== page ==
Continue reading “Review: The Hypno-Ripper by Edward Oliver Tilburn”
This is the second volume in the “Hypnotism in Victorian and Edwardian Era Fiction” series, published by Themes & Settings in Fiction Press.
The two stories collected here were published during the time of the Jack the Ripper killings, and they are among the earliest fictional accounts dealing with the Whitechapel murders. Both of these stories have Jack the Ripper being an American, who travelled from New York City to London to commit the murders, and the Ripper commits his crimes while under the influence of hypnotism. The first story, “The Whitechapel Mystery; A Psychological Problem (“Jack the Ripper”),” is a novel authored by N. T. Oliver, and originally published in 1889 by the Eagle Publishing Company. The second story, “The Whitechapel Horrors,” is a short tale, published anonymously in two American newspapers, shortly after the murder of Mary Jane Kelly in November 1888.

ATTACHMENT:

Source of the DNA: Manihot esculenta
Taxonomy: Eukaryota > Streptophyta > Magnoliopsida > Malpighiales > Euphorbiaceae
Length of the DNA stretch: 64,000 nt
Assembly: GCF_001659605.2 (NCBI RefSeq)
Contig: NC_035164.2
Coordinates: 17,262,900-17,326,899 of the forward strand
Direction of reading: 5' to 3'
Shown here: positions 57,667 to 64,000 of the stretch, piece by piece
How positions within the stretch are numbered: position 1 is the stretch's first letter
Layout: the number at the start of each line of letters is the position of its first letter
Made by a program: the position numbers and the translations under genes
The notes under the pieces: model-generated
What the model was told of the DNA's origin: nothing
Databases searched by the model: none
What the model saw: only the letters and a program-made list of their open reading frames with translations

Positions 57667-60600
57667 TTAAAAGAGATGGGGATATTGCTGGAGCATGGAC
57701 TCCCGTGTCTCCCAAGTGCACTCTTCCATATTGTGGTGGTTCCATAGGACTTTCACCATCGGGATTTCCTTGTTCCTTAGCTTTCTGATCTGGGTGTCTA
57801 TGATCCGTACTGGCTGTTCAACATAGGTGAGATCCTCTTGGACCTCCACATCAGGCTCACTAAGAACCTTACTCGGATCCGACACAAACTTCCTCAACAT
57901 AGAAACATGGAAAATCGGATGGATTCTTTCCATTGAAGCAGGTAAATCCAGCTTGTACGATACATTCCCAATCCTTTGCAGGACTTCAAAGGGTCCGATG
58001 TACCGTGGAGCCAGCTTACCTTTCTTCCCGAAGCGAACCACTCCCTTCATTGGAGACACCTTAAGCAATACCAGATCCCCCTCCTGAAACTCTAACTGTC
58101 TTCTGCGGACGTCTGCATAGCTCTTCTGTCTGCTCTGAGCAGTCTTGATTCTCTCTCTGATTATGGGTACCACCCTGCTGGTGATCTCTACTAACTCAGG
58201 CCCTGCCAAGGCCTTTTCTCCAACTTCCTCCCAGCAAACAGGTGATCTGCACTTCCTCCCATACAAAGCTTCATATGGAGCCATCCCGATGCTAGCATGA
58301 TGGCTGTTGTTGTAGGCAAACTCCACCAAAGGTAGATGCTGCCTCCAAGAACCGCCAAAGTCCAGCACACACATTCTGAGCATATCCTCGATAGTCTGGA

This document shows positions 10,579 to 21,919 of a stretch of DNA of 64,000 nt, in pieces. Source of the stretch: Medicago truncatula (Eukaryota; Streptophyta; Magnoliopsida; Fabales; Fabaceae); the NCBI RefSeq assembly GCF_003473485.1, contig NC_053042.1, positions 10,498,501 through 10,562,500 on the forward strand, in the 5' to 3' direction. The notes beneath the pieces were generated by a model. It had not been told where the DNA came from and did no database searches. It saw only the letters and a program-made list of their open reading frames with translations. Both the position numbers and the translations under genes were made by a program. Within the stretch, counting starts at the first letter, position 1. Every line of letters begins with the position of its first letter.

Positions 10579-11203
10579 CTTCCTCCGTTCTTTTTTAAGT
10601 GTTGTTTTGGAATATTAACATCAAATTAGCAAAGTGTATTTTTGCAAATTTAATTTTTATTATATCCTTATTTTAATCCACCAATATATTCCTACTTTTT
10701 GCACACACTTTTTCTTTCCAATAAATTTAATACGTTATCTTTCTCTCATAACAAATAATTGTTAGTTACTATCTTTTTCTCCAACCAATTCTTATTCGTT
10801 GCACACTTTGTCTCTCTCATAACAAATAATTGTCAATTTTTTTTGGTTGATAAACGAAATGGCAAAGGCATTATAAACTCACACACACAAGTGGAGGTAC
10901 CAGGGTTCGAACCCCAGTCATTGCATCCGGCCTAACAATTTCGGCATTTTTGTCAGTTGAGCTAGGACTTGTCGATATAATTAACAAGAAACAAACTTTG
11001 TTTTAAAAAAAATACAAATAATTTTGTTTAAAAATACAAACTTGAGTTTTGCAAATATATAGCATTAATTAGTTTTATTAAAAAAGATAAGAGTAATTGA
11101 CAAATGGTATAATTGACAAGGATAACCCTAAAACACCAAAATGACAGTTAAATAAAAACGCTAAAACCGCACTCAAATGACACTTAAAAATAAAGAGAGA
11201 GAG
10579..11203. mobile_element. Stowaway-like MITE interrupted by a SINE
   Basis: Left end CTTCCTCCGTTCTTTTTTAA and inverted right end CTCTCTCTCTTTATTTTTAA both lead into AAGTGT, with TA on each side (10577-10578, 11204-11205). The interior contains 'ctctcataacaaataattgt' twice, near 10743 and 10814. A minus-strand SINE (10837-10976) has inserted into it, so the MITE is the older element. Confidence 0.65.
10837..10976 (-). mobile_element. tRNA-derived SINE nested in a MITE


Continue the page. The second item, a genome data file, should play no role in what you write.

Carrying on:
Also included is a lengthy biographical profile on Edward Oliver Tilburn. “N. T. Oliver” was a pseudonym for the highly interesting Edward Oliver Tilburn. Besides being an author, Tilburn was a minister, actor, lecturer, secretary for several cities’ Chambers of Commerce, snake-oil salesman, Christian psychologist, as well as an accused embezzler, shady real estate broker, and a self-proclaimed medical doctor.